“It goes along with the trend, but that’s not why we made the decision,” says Vice Chancellor for Student Affairs Bill Haggard. “We were looking inward at our own processes and having candid discussions about why some students didn’t persist. We’ve hovered around 80 percent for our freshman to sophomore retention rate. So we looked more closely at the 20 percent to try to discover any patterns. The pattern that we found was that just because someone has a 1400 SAT score doesn’t mean they are going to do well here. So we questioned on what other variables we could place greater emphasis.” 

To understand those shared qualities for the group, UNC Asheville turned to Archer Gravely, a 30-year veteran as the director of institutional research.

“In the statistical models, we find that the high-school achievement measures have more weight than the SAT. The high-school performance measures give a good signal to the student’s motivation,” Gravely says, while stressing that it’s one of many factors to consider. 

“This holistic approach means we don’t rely on any single one measure, but instead we review the student’s academic performance in multiple ways,” explains Pat McClellan, assistant provost for academic administration. “We seek to find strong indicators of personal responsibility and achievement. The trick is, how do you measure that resilience? You know it when you see it, but it’s hard to define in any sort of quantitative way. There’s no resilience test that we are aware of.”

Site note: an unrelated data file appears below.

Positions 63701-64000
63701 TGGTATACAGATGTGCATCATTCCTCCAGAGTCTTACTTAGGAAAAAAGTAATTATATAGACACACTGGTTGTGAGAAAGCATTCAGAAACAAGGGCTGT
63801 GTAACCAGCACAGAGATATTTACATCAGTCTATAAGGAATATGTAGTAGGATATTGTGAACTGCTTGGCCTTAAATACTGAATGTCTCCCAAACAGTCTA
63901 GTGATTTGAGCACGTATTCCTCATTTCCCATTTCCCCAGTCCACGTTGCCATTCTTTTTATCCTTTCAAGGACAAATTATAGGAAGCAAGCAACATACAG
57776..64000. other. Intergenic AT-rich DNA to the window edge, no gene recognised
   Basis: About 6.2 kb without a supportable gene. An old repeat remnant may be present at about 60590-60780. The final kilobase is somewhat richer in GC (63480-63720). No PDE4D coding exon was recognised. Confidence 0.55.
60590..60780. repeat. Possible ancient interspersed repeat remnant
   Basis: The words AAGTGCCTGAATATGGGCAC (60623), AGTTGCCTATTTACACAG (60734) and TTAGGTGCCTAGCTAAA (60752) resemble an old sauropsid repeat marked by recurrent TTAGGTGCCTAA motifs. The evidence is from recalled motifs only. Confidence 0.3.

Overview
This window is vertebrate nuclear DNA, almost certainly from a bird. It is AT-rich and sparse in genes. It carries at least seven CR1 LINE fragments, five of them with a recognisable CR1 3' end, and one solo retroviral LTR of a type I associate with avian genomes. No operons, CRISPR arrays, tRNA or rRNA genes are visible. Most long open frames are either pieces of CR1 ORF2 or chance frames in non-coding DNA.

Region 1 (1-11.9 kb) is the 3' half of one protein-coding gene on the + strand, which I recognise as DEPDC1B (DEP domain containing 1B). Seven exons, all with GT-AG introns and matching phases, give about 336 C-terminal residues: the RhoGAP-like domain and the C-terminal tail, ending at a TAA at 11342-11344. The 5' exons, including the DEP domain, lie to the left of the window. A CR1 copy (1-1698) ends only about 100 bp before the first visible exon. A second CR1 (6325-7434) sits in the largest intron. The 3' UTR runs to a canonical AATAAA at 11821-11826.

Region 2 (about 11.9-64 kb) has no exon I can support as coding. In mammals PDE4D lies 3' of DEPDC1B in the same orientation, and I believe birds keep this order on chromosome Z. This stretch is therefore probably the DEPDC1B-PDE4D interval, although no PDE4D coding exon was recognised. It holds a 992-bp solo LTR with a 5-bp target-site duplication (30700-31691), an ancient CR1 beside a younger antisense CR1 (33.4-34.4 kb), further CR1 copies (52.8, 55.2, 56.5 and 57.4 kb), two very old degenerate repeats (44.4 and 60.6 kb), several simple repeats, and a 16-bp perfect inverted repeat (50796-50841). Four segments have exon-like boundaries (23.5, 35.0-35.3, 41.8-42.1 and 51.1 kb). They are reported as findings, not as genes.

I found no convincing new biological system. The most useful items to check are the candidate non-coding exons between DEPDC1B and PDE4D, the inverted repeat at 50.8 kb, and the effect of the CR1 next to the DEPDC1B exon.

However, there is the SAT, an admissions standard that has been tested through the years and one recently discussed by UNC Asheville in a recalibration of admissions standards.

We read everything—the essays, the recommendations, the transcripts and the test scores ... It’s a more personal approach. One person reads your entire application.”—Shannon Earle, Senior Director of Admissions and Financial Aid

“This recalibration of our criteria makes admissions much more of an art than a science. It’s not just a series of metrics,” says UNC Asheville Provost Joe Urgo. “Finding the talent in our students means we have to go beyond the numbers.”

Literature and Language Professor Dee James, who is also director of the first-year writing program and a UNC Asheville alumna, remembers her own application process and echoes this approach. “I don’t think any one factor is a good predictor. You need to examine an array of factors. Recalibrating makes sense because populations change, so what counts and how it counts and how we look at it and what we ask of our students needs to be revisited. This is a welcome idea, but politically it’s a tricky idea.”